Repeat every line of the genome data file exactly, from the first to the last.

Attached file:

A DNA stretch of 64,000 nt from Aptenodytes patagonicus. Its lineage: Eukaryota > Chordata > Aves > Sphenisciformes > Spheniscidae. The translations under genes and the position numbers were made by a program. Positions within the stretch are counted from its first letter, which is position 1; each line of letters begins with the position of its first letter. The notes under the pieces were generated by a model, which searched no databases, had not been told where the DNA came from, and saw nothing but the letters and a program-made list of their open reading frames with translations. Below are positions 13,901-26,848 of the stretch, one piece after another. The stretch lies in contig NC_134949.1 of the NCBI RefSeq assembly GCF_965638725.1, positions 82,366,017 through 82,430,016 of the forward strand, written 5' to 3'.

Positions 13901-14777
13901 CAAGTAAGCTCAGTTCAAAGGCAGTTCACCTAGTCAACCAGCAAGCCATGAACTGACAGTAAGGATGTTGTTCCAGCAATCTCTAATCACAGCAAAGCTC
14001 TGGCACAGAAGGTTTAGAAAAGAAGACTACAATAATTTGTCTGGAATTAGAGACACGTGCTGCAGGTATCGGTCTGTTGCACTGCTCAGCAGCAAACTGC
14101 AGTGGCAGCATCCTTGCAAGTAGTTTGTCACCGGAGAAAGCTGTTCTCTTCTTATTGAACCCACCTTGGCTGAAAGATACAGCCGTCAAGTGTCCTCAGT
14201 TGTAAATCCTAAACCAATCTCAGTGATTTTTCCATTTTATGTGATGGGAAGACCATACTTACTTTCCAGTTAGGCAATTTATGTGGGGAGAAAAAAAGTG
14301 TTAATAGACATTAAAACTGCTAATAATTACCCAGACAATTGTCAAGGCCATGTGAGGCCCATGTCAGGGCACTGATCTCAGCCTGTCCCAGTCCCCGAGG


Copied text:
A DNA stretch of 64,000 nt from Aptenodytes patagonicus. Its lineage: Eukaryota > Chordata > Aves > Sphenisciformes > Spheniscidae. The translations under genes and the position numbers were made by a program. Positions within the stretch are counted from its first letter, which is position 1; each line of letters begins with the position of its first letter. The notes under the pieces were generated by a model, which searched no databases, had not been told where the DNA came from, and saw nothing but the letters and a program-made list of their open reading frames with translations. Below are positions 13,901-26,848 of the stretch, one piece after another. The stretch lies in contig NC_134949.1 of the NCBI RefSeq assembly GCF_965638725.1, positions 82,366,017 through 82,430,016 of the forward strand, written 5' to 3'.

Positions 13901-14777
13901 CAAGTAAGCTCAGTTCAAAGGCAGTTCACCTAGTCAACCAGCAAGCCATGAACTGACAGTAAGGATGTTGTTCCAGCAATCTCTAATCACAGCAAAGCTC
14001 TGGCACAGAAGGTTTAGAAAAGAAGACTACAATAATTTGTCTGGAATTAGAGACACGTGCTGCAGGTATCGGTCTGTTGCACTGCTCAGCAGCAAACTGC
14101 AGTGGCAGCATCCTTGCAAGTAGTTTGTCACCGGAGAAAGCTGTTCTCTTCTTATTGAACCCACCTTGGCTGAAAGATACAGCCGTCAAGTGTCCTCAGT
14201 TGTAAATCCTAAACCAATCTCAGTGATTTTTCCATTTTATGTGATGGGAAGACCATACTTACTTTCCAGTTAGGCAATTTATGTGGGGAGAAAAAAAGTG
14301 TTAATAGACATTAAAACTGCTAATAATTACCCAGACAATTGTCAAGGCCATGTGAGGCCCATGTCAGGGCACTGATCTCAGCCTGTCCCAGTCCCCGAGG